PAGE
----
More than 7 billion coffee capsules, made from aluminum, are thrown away every year.
Take a single-dose capsule coffeeit may not have that creaminess of classic espresso, or the bohemian touch of old Italian coffee makers. But it is comfortable, fast, and the wide variety of flavors and toasts means that the most connoisseurs can change their taste every day.
These little capsules, however, have a problem:its materials are not biodegradable. Each six-gram capsule of coffee requires another three grams of packaging, which is mostly aluminum and plastic that is not recycled, or is thrown in the wrong container. And that's not counting the cardboard or plastic of the container that protects them.
The second most consumed product in the world
Coffee is the second most consumed product in the world, behind oil. According to the cooperative bank Rabobank, the sale of capsules has grown by 26% in the last decade, and has surpassed the rest of the methods of preparation of this product eight times. A study by Kantar Worldpanel estimates that in a few more years, single-serving coffee will outperform ground and soluble coffee. And where do most of these capsules go? To the trash.
One of the producers of biodegradable packaging, Halo, estimates that every minute 13,500 aluminum and plastic capsules are thrown into the waste bin, that is, in a year, there are more than 7 billion capsules that will take at least a century to be recycled naturally. Statistics lovers say that if placed side by side, these little packages could go around the world 14 times.
The ecological impact is so great that even John Sylvan, the creator of the K-cup pods - the most popular model in the United States - regrets his invention. "I no longer use them, they are very expensive," he said, and in an apocalyptic tone, he told The Atlantic magazine "no matter what the manufacturers say, the capsules cannot be recycled."
There are already more than 1.5 million people who drink two or three single-dose coffees every day, which has also led to higher expenses for the sake of comfort: from buying half-kilo packages to five or six euros (11 or 12 euros per kilo), it has gone to capsules that increase the price of the kilo to 50 euros.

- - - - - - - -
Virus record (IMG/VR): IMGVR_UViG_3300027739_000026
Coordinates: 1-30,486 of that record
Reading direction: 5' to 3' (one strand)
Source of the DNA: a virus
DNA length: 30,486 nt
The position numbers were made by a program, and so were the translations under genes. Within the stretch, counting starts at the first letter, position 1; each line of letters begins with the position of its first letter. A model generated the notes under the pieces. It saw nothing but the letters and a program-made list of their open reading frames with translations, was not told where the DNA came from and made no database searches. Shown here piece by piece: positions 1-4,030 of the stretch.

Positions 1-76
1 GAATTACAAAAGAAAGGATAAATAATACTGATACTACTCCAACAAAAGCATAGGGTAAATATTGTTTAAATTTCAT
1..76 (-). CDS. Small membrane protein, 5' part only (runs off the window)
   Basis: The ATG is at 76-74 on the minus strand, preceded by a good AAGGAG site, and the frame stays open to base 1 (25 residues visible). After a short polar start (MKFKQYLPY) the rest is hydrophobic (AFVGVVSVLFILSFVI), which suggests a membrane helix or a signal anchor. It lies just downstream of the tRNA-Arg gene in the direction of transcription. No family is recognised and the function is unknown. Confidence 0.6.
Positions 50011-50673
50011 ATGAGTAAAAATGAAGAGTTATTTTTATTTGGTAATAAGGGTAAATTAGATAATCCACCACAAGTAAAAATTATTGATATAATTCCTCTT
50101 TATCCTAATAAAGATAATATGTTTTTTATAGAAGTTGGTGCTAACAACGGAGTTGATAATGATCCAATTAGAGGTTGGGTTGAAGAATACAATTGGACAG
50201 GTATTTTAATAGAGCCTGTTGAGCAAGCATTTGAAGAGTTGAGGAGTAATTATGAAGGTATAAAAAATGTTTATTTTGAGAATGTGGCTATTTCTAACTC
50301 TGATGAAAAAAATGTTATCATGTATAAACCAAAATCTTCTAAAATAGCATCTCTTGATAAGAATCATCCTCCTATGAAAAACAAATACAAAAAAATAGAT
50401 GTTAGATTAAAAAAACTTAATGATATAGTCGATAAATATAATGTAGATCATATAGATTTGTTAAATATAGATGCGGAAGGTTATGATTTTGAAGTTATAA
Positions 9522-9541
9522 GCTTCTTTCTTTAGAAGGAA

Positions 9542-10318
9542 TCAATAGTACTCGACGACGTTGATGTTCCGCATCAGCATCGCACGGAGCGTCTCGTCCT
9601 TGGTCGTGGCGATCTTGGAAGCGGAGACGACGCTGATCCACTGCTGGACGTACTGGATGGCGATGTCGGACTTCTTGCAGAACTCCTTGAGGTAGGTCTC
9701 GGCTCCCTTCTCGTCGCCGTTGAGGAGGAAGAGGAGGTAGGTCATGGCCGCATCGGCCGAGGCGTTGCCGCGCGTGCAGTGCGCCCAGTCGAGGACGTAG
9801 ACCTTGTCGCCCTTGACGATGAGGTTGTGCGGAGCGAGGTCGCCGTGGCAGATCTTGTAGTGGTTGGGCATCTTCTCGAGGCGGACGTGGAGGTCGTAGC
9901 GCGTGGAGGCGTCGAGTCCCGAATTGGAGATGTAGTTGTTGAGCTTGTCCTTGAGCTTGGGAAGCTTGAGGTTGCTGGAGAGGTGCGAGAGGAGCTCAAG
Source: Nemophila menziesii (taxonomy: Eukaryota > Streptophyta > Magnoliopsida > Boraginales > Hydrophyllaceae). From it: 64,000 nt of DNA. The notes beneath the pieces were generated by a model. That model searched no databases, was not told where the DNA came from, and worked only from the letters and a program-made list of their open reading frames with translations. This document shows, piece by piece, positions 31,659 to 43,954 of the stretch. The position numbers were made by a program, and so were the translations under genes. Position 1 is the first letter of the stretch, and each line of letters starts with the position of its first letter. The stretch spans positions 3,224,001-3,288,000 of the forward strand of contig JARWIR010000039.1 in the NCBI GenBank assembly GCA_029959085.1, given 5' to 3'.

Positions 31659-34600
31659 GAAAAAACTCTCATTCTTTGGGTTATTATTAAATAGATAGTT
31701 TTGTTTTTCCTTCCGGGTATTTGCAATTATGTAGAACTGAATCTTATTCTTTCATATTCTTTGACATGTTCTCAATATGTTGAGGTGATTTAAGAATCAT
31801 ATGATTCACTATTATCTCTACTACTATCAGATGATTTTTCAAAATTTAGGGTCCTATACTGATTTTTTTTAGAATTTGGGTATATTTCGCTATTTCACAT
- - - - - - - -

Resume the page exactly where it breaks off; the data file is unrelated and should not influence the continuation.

One problem with this type of product is that consumers recycle it incorrectly. The regulations do not consider it as a container, and it should not be thrown in the yellow container. If someone tries to empty the coffee and throw away the aluminum capsule, there will always be organic remains.
Nespresso, the world's leading single-dose sales company, has more than 900 points where customers can bring used capsules. They have 14,000 centers around the world, and company spokesmen say that by 2020 they hope to have the capacity to recycle 100% of their production.
But not everyone has the time or conscience to approach the recycling point: it is estimated that only one in five cares about collecting and delivering them.
The alternative of organic capsules
A solution to the ecological problem can come from the hand of biodegradable capsules. One of the companies that has launched them on the market is Cafés Novell, whose pods are compatible with Nespresso machines. The Catalan company wants to take advantage of the current of ecological awareness of many consumers and aspire to sell 500,000 units a year, of capsules that can disintegrate between one and three months.
The secret is in the biodegradable plastic with which the pods are made. It is Ecovio, a material created by Basf produced based on a polyester called Ecoflex
The secret is in the biodegradable plastic with which the pods are made. This is Ecovio, a material created by Basf produced based on a polyester called Ecoflex (also developed by the German multinational) and the PLA biopolymer, made with corn starch.
A recyclable paper covers the outside of the capsule, and inside is this type of biodegradable plastic. In addition, the structure is unified with a compostable adhesive called Epotal Eco, another creation of Basf. In this way, as with other capsules, moisture, oxygen or light is prevented from damaging the product.
More brands on the market
Another brand that presents its biodegradable capsules is Café Ético, the subsidiary of Ethical Coffee Company, founded by former Nespresso CEO Jean-Paul Galliard, in 2008. Precisely, things with his old company did not end well and the Nestlé company He sued them for the patent of his famous capsules, a claim that the food giant lost and gave wings to this new company to present ecological capsules and sell coffee from producers included in fair trade.
These capsules are manufactured "based on vegetable fibers of 100% biological origin", the company reports, and ensures that in six months it degrades thanks to an industrial compost system. When throwing it away, you have to throw it in the organic garbage can.
There are companies that manufacture capsules "based on vegetable fibers of 100% biological origin", ensuring that in six months they degrade thanks to an industrial compost system
Cabú Cofee is another company that aims to conquer the market with its biodegradable capsules, which can be disposed of in organic containers, and its models are compatible with Nespresso and Dolce Gusto machines.
The ecological advance against traditional capsules goes in parallel with the expansion of this system. In Hamburg, its municipal government has prohibited the purchase of machines and capsules in all public administration units - among other sustainable consumption measures. Perhaps with the arrival of these new capsules, the officials of this northern German city will be able to have a single-dose coffee during a break from work.